You have a new primary sponsor this weekend in Rush Truck Centers. How did it come about?
“We’ve been doing business with Rush Truck Centers for years. It’s an established relationship that will now have a much higher profile thanks to their decision to become a primary sponsor with our team. Rush Truck Centers keeps our trucks and transporters in great condition, and you could argue those are the most important parts of our race team. Without them, our cars never get to the racetrack. The employees of Rush Truck Centers are as detail-oriented as we are, and they play a critical role in the success of our race team.”
Everyone wants to keep talking about the sixth-generation (Gen-6) car and where everyone is with it. We know there is still some time before teams will have it all figured out, but as things stand today, where is the car as far as you’re concerned as a driver and owner?
“I don’t know where everyone wants it to be. That’s the biggest thing. It still boils down to the fact that it’s a racecar and I think there’s way too much pressure as far as expectations of what it’s supposed to be. Nobody has told me where it’s actually supposed to be. It’s a car, and this is a car that doesn’t come with an instruction manual. It’s a constant work in progress. We’re all going to get smarter about the cars. As drivers, we’re going to learn things about what we can and can’t do and what scenarios to put ourselves in. Now that NASCAR has given us the rules, what the templates are going to be, Goodyear can now go and make adjustments. Everyone is going to do their part, but I think what’s been understated is how good this car has been right out of the box. It’s a nice car. It’s a well-balanced car. It may not be exactly where everyone thinks it’s supposed to be. Apparently there are people that are not content with where it’s at, but for the few races we’ve had, I think it’s been an overwhelming success. Coming out of the box, a new racecar doesn’t normally happen this flawlessly.”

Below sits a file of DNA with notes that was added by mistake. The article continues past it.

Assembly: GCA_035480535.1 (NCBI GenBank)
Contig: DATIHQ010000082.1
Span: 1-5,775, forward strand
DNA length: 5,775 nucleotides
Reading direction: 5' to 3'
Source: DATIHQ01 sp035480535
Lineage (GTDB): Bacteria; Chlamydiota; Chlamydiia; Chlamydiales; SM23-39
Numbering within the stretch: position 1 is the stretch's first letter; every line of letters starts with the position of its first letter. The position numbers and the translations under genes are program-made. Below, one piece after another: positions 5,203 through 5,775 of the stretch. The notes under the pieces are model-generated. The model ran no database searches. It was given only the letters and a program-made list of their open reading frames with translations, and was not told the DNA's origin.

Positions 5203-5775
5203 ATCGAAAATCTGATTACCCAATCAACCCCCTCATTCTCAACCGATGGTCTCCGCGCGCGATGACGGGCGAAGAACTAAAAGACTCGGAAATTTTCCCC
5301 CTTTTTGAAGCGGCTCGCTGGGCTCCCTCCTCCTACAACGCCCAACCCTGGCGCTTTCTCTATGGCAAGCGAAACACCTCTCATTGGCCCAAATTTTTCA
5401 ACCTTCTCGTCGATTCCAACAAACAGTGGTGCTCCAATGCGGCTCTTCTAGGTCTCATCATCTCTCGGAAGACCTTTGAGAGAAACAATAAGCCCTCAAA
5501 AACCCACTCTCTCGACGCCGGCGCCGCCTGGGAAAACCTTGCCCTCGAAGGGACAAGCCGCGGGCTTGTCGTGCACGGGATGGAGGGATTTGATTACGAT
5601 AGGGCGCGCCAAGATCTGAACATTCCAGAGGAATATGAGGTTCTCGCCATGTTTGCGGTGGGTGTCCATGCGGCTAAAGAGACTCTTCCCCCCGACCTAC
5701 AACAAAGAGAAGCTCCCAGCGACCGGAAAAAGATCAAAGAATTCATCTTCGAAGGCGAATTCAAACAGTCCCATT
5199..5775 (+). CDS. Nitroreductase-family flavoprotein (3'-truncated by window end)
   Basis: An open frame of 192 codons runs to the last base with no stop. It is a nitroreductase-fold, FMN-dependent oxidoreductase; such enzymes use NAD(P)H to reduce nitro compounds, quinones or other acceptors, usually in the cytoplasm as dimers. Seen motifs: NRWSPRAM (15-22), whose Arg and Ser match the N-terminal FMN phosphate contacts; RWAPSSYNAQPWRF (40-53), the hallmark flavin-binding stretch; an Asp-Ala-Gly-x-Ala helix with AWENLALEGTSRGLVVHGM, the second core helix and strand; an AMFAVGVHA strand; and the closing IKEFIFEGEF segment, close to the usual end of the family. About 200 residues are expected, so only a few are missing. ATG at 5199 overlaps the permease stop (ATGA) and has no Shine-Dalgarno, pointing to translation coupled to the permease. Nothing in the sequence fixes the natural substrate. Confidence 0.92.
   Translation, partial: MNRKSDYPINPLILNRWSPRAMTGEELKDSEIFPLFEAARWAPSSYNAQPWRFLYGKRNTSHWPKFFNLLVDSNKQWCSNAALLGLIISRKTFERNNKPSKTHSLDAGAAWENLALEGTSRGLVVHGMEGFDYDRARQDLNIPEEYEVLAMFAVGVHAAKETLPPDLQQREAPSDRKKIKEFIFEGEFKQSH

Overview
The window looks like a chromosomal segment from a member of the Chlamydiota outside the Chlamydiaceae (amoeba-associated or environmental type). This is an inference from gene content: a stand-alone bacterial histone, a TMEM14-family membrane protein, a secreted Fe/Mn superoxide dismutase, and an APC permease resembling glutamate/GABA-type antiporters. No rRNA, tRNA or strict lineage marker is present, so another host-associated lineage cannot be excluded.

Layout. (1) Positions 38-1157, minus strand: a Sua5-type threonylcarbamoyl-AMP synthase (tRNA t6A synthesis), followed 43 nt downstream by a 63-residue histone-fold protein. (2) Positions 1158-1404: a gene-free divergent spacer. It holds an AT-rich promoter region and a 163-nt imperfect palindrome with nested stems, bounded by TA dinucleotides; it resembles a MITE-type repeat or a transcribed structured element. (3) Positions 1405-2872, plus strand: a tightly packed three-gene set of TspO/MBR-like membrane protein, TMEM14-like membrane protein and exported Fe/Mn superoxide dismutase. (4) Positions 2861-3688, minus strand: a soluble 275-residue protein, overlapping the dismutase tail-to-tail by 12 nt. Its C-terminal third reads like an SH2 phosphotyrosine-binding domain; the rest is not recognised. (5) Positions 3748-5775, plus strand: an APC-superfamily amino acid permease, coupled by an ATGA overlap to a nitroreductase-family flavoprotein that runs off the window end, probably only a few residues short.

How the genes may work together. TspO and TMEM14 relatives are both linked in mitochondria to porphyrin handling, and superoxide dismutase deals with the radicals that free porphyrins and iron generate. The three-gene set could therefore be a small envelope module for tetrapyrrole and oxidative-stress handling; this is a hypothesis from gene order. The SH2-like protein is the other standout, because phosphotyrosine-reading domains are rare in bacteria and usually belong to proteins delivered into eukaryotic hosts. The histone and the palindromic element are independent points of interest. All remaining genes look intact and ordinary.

How much of a challenge has the Gen-6 car been as an owner as opposed to a driver?
“The flawless part over the winter was not there. It was a lot of work through the offseason and a lot of it was because NASCAR was still doing their part in tweaking and figuring out exactly what the package was going to be. I think that was a little more of a process than what they wanted and it really put a lot of the teams in a bind trying to get everything prepared. We’re still playing catch up but, at the same time, it’s been a tool for us as car owners being able to get in the shop and seeing what these guys have done with the cars. It’s been an evaluation of where our program is, and of the people that we have – seeing how they’ve been able to handle a huge hurdle and adversity to produce great racecars like we had at Daytona. So even though it’s been a little bit of a hassle to get everything done, I think it’s been a way, as an owner, to evaluate your program.”
Your team was on a bit of a streak at this point last year, coming off the 2011 championship and with the wins at Las Vegas and Fontana. Things changed during the second half of the year. Where is the team now versus where it was a year ago?
“I think a lot of it is hard to say for sure because of the variable of the car and where we’re at in the learning process versus the other teams. I think that always ends up being the benchmark of how you grade yourself. It isn’t necessarily with yourself, but how you stack up to the rest of the teams you’re competing against. Attitude-wise and in terms of comfort level, I feel like we’re ahead of last year with Steve (Addington, crew chief) now and having Greg Zipadelli on board as our competition director. I feel like Ryan (Newman, teammate and driver of the No. 39 WIX Filters Chevrolet) is happy with Matt Borland being his crew chief now, and that’s a comfort level we didn’t see at the end of last year. Then with Danica Patrick (teammate and driver of the No. 10 GoDaddy.com Chevrolet) and Tony Gibson (Patrick’s crew chief) – I think everybody is real content and happy with production in the shop. With Hedrick Motorsports engines, we don’t have to worry about that element each week because they’re right where they need to be each week. That’s a huge load off our shoulders as an organization. I guess I give ourselves a better grade than where we were this time last year because everyone is working together a lot better and they’re a lot more comfortable with each other.”
You mentioned Danica. With all due respect to the Gen-6 car, it doesn’t hold a candle to her when it comes to hype. As an owner, how do you think she has handled everything from her performance at Daytona to the start of the season?